TrueNorth was the greatest leap in computing made since the beginning. Before TrueNorth was envisioned and then designed and created by IBM to get the kind of work done that it is capable of doing you'd have to network many computers together with them splitting the work between them. The first public experiment of this kind was via SETI@Home. Later distributed networking was expanded and BOINC came out of USC Berkeley and made it possible for many more distributed work programs to come about. DWPs included work on advanced mathematical problems, chemistry, molecular biology, and much more. I'll leave it up to you to read about TrueNorth and what they are doing with it, that is public. It's pretty amazing.
I started working with the current state of the art Neural Processors early on. I helped write the first dedicated operating systems for the third Neural Net Brain, which took up as much room as ENIAC did in its day. That is to say, that the third NNB was massive in scale. Thankfully creating the OS did not require me to individually write code for each individual core; instead, it required me to write a program that automatically distributed the load as required. I did this from the ground up, while using standards for various input systems and peripherals. Why reinvent the wheel? Especially when it's not part of your job? The entire OS for the system was of a size to be able to be burned to a DVD R.
After that I went on to other things, but kept working on my OS on the side. I wrote into it logic paths that would teach it to recognize and deal with problems and self modify its own core programming to give it more flexibility in handling unforeseen issues. I was dreaming, of course, when I was doing this. I never expected to be able to upload the OS into another NNB like the one I had worked on. Then, around a year ago, I was contacted by Mr. Mischivelli. He needed someone with my talents and specifically, my background. My name was so ingrained in the documentation for the system I'd worked on making it easy to track me down.
He was looking for a way to make a better social network with a core that was able to assist people in finding like minded people and introducing them through groups, rather than "do you know this person" messages. The system would also, in our minds, be able to watch out for cyber-bullying, stalking, and more; where appropriate it would be able to add a permanent flag to the account of the person and send a notification to them to stop their practices. If they did not stop, all transcripts of their actions could and would be forwarded to the authorities with jurisdiction. Let me tell you, this was the hardest part of programming Gladys. Yes, I named her after the Portal games' psycho computer, by Valve™, GLaDOS. I always did like her voice, after all.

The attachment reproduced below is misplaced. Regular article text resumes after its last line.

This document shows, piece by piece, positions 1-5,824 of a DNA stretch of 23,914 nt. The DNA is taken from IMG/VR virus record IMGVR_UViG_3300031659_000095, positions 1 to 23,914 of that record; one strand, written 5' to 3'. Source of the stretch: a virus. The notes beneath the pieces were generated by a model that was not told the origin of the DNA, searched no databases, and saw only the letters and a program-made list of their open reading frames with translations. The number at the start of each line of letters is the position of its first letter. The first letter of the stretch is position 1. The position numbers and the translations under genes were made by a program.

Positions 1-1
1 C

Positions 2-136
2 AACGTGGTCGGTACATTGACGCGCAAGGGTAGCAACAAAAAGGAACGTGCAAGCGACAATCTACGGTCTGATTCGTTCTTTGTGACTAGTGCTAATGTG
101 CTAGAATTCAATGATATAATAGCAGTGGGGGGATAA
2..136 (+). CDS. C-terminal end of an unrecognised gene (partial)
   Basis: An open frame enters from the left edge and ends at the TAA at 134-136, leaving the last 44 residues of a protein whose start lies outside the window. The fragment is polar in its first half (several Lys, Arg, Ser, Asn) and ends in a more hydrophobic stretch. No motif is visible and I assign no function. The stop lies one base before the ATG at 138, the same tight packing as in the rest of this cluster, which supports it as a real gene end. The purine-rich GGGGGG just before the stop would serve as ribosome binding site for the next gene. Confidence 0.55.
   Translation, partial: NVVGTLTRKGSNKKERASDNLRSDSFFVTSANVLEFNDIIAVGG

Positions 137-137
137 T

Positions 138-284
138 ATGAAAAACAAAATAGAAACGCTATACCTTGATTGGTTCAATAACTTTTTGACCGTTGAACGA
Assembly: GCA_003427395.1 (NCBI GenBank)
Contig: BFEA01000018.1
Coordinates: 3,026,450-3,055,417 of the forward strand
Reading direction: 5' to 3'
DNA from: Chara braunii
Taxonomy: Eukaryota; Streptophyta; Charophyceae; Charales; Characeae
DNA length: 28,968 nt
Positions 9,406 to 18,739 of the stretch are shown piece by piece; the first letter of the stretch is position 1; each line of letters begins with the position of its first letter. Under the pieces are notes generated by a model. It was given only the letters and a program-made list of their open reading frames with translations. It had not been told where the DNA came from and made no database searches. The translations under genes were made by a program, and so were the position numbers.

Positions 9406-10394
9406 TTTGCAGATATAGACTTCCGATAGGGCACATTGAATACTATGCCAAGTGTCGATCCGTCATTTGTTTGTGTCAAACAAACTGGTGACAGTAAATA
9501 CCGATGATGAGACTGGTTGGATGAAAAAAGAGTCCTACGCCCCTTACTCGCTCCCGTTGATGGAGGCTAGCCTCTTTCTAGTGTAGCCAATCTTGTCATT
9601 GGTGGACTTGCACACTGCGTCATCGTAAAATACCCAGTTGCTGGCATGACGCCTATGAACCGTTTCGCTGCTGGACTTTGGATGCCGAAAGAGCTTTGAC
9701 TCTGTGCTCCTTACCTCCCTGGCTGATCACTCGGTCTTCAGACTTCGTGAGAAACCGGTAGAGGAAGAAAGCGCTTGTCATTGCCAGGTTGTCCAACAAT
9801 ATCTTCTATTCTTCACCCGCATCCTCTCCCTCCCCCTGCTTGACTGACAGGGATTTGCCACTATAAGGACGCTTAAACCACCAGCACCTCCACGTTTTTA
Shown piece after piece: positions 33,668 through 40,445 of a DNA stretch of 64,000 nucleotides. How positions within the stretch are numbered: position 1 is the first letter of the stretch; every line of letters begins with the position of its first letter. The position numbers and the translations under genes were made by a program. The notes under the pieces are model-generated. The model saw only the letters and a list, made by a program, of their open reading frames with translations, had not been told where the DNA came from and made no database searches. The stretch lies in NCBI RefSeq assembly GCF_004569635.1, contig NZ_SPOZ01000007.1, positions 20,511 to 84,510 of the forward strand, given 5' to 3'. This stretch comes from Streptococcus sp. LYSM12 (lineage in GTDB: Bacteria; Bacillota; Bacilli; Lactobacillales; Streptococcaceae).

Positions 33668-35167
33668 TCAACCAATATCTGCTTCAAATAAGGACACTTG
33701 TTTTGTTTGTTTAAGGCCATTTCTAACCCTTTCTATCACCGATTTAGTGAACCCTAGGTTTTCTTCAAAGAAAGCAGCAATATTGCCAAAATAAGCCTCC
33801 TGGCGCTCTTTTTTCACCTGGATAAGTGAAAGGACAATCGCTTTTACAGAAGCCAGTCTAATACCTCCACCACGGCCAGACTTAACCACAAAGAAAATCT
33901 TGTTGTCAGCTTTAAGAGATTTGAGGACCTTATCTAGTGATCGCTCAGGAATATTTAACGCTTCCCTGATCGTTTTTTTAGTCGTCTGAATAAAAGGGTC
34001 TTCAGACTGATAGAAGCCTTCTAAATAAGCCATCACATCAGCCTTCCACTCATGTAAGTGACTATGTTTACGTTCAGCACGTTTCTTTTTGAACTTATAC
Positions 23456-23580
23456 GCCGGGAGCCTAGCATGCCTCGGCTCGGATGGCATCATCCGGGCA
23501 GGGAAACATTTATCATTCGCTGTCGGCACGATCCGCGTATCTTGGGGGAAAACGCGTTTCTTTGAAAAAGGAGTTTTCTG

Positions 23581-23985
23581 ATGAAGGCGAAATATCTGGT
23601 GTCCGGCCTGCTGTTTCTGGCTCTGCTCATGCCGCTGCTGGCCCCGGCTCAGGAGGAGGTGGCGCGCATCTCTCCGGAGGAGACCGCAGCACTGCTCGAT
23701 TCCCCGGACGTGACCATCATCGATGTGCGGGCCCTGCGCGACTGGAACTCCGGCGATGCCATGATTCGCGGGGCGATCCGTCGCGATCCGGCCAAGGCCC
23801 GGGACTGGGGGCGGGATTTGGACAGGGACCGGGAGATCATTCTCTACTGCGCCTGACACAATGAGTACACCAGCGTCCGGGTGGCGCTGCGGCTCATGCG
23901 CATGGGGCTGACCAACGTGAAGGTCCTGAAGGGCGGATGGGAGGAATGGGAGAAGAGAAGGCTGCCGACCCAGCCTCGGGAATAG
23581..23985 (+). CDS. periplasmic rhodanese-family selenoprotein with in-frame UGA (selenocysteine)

Starting up was easy. Gladys was the core of the system, then there were the servers and the connections to the internet. At first Gladys did not have all the bells and whistles we discussed, but I added them in slowly. We also made it so that no one could "perv" someone's information and data without specific rights given to them. So, unless you knew the person and traded your contact info there was virtually no way to simply search for someone. We also refused to follow a certain unnamed competitor's practice of demanding users use their real names.
The name Gladys stuck, and we even got permission, from Valve™, to officially use her name and even managed to get Ellen McLain to do some voice overs for us. I believe that the name and voice had a big part in our initial success. Dwayne agrees.